What led up to bucket-driving, plankton-sorting students was an academic interest
in lobster larval transport and unanswered questions about connections between
inshore and offshore lobster populations—and the notion that such research may have management implications for the fishery. Cohen's
former boss at Harvard, population geneticist Steve Palumbi, along with Cohen,
secured Sea Grant support to put their ideas to the test.
"South of Cape Cod, the traditional lobster fishery was inshore. Increasingly," says Cohen, "it has become an offshore fishery. Are there connections between these populations? We know something about [the region's] currents and winds, and we know that population mixing is occurring at both larval and adult stages, but we haven't quantified that mixing. Genetics will help us do that."
Comparing the genetics of lobster larvae from one area—a source area—and testing whether larvae can be identified and tracked, are two of the project's goals, says Cohen. These goals will test the viability of one fisheries management approach: designated no-take areas. This management tool, designed to protect source populations, is currently in place for groundfish populations like cod, haddock, and flounder. Cohen wonders if management areas make sense, given what information is known—and can be learned—about lobster populations.
To test no-take areas as a management tool, Cohen and her colleagues looked to New Bedford Harbor as a de facto no-take area. The harbor, designated a Superfund site in 1982, is closed to fishing. Based on anecdotal information from fishermen and conversations with Bruce Estrella, biologist for the Massachusetts Division of Marine Fisheries, the presence of egg-bearing females and reproductive adult lobsters is a good indication that larvae are being released from New Bedford Harbor.
Cohen, with the help of East Coast fishers, charter boat operators, and fishery managers, collected nearly 3,000 early- and late-stage larval lobsters from an inshore area ranging from New Bedford Harbor to Point Judith, Rhode Island. Adult lobsters were collected from the same areas, and additional onshore and offshore locations from Hudson Canyon north to offshore Georges Bank and inshore Gulf of Maine.
Back in San Francisco, the West Coast contingent is busy preparing the samples for extraction and genotyping. "We'll be grinding them furiously for the next while here to get the genetics done," says Cohen. That work—begun at Harvard and now taking place at SFSU's Romberg Tiburon Center for Environmental Studies—involves development of single copy nuclear loci, a type of genetic marker that can often be used for multiple species.
Cohen explains that, while some genes are considered neutral, other genes— "genes under selection"—are influenced by the organism's environment. This project will look at both.
"The markers we've made use of so far are relatively less varying," says Cohen, "but they are readily available. The point [of this effort] is to use the latest tools to make quantitative estimates of the amount of mixing between lobsters from different populations. We're looking for markers that evolve quickly, and we're looking for ones that evolve by different mutational mechanisms," explains Cohen. "Ideally," she says, "our markers will pick up the subtle differences between inshore and offshore lobsters, and possible differences between local larval populations."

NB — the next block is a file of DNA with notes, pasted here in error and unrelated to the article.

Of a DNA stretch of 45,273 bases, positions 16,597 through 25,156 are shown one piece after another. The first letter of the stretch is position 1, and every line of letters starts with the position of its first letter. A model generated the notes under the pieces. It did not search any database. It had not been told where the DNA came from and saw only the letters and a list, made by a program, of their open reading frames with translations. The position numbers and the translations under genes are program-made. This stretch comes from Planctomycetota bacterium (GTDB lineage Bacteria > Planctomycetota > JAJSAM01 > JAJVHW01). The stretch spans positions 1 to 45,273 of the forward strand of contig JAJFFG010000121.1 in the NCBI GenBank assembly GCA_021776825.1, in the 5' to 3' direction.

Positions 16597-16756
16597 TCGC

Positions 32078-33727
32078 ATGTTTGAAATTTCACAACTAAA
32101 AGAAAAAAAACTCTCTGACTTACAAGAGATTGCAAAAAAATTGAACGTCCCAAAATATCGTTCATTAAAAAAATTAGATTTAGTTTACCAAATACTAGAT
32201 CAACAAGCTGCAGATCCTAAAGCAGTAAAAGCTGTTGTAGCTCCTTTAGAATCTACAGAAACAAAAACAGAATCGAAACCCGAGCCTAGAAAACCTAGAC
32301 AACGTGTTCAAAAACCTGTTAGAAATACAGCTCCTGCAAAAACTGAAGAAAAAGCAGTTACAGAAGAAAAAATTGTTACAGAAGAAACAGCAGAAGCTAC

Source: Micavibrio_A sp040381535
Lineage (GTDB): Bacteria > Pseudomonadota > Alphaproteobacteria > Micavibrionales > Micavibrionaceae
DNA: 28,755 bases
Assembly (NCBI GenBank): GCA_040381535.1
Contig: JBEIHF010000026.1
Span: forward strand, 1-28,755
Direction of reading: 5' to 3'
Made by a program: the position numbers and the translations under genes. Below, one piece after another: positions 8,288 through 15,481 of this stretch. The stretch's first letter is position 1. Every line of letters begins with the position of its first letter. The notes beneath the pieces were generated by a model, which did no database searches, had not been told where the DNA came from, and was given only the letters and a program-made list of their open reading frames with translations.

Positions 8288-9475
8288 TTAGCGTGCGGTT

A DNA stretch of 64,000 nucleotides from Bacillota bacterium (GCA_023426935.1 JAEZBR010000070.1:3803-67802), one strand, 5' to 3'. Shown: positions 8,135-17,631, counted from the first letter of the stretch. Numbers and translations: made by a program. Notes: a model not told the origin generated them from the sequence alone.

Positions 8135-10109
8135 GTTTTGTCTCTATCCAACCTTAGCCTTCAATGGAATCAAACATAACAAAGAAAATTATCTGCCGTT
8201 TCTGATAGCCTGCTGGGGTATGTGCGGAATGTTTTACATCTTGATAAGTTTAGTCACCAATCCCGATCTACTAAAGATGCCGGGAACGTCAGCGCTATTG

Cohen says that their genetics work should help answer questions like "how genetically similar are the first-stage and late-stage larvae? Are the larvae hanging out in the same area or can they also be found in southern locales? Do the late-stage larvae look like inshore adults or adjacent offshore adults, or do they look like lobsters from distant areas?"
If they find that the populations are not connected, it makes sense to manage them separately, says Cohen. However, their preliminary data make the populations look very connected, suggesting they should be managed together. "Fishing in one place has an impact on another place; not only in coastal areas, but offshore as well," she says.
Cohen cites anecdotal and published reports of adult lobsters migrating inshore and offshore. "Fishers and researchers have seen lines of adult lobsters moving inshore. Is this gender-biased? Do reproductive females move inshore to release larvae? feed? become reproductive?" asks Cohen. "One can't make assumptions about what percentage of the population is represented by these observations, or the reproductive contribution made by these individuals, or even if they really stay inshore to release their eggs or if they go back offshore first."
This is where genetic tools could help to quantify the information, offers Cohen. "If you get answers from one region, you can use it to make suggestions for other regions—if you know the hydrography and reproductive biology of the region. If we can provide genetic tools, they will be useful at a variety of spatial scales, across and within the region."
Cohen is optimistic about the direction of the project and its usefulness for lobster fishery managers, but acknowledges the frustration she has encountered from those tired of "waiting for the science." She admits that genetics work takes a long time. And, at a time when the fishery is categorized as over-fished, yet open to increased fishing effort, one can't help wonder: how long can the fishery wait for answers? When pressed, Cohen is quick to point out the alternative: what she calls "data-less conservation management," or the "don't wait; do it now" approach. "During this project, the fishery has seen increasing pressure," she says. "The implications of this work will be even more important."